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Ignore legacy software at your own risk

Sharon Florentine | Sept. 18, 2015
Software might be the most important piece of legacy technology your company has. It can be a competitive advantage, but if not handled correctly, legacy code could also could be your biggest weakness.

Invest in long-term quality

Savvy CIOs will understand that their role is something akin to that of a small business owner -- and that investments in the "overhead" of your legacy code and systems can contribute just as much to profitability, security and even customer satisfaction outcomes as new applications, new features and new projects. "You can look at this like investing in a house versus investing in a car. With a car, you maintain it so it's not dangerous, but no matter what, it's always depreciating and you'll always have to replace it with something newer and better. With a house, you make investments on structural improvements and upgrades because over time it will continue to retain its value and deliver a steady return," says Lesokhin.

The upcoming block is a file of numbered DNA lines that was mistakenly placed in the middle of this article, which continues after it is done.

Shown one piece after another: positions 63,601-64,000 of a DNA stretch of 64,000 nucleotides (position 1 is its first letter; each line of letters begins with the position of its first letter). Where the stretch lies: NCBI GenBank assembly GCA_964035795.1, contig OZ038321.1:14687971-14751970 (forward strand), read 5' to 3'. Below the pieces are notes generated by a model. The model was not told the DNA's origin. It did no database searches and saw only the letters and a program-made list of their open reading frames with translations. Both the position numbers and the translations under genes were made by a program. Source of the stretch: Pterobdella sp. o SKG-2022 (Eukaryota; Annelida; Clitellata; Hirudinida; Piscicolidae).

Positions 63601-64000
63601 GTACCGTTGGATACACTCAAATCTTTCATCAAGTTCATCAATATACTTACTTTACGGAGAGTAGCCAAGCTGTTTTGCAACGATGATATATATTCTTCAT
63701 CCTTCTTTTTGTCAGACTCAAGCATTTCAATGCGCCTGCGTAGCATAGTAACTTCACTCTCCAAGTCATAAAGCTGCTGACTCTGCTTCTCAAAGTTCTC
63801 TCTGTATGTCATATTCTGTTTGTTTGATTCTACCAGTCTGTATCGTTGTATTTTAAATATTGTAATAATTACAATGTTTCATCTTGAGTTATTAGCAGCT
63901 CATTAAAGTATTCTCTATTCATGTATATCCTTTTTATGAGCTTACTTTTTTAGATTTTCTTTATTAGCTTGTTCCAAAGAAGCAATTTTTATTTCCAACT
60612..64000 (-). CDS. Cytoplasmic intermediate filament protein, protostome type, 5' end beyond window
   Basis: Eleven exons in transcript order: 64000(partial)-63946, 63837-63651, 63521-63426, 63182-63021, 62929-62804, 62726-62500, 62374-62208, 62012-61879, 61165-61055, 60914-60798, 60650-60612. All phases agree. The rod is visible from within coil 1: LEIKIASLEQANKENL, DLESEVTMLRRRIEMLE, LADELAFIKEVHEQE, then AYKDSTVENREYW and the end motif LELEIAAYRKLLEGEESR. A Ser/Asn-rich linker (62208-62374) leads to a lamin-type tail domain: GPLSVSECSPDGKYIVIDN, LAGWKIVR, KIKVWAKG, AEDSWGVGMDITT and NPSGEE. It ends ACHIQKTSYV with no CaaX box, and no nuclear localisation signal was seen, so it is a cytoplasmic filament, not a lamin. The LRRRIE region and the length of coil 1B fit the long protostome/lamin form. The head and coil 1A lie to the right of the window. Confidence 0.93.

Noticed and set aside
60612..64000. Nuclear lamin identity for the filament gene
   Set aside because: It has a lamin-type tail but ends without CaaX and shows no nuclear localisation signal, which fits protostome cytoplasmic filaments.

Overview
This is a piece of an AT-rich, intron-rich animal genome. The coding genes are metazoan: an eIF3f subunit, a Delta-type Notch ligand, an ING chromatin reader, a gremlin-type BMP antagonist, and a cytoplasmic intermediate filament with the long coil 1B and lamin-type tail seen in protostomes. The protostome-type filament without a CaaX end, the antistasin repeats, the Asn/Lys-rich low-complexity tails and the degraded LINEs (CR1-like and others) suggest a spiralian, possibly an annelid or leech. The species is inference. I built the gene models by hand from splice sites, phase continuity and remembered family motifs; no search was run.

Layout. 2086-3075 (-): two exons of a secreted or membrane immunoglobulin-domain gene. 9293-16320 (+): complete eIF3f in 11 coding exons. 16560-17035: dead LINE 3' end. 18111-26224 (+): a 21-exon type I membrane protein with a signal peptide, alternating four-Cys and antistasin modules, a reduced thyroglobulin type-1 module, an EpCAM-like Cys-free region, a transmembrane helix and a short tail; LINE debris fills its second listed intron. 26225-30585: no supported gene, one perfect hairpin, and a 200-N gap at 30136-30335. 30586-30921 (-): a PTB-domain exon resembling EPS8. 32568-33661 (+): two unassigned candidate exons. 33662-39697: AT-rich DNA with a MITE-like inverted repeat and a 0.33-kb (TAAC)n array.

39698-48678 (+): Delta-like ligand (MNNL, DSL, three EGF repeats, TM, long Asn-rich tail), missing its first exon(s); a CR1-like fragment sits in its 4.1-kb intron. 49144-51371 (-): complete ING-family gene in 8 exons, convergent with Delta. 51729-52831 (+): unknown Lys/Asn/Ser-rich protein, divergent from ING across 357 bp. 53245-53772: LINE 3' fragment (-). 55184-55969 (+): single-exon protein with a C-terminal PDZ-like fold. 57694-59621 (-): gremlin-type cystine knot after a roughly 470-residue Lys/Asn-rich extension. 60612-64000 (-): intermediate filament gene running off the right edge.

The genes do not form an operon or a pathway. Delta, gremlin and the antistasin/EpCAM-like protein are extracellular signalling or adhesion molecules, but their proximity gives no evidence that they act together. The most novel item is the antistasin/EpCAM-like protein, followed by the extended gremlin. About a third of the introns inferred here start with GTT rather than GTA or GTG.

Vary your portfolio

Having this varied and balanced IT investment portfolio allows you to address both the shorter term new, fast and quick apps and projects as well as keeping up with quality and security of legacy code and getting as much value as possible out of those investments.

One major financial firm, for example, uses a mainframe solution to run backend batch processing for all their checking accounts. The user interface, however, was designed and built as an application that runs on top of the legacy code from the mainframe. This type of deployment uses stable, secure legacy code and technology to power a newer, faster and more responsive user interface with very few bugs. "Now, all they have to do is keep up with the regulatory and compliance changes to the front-end user interface while leaving the legacy code on the mainframe alone," says Bobby Cameron, vice president and principal analyst, CIO practice, at Forrester Research.

"Yes, trying to modernize, that's important, but I'm not convinced you have to abandon the old stuff unless you just cannot make it work anymore. Chances are, given a little time, some effort and a budget priority, you can make it work," Cameron says.


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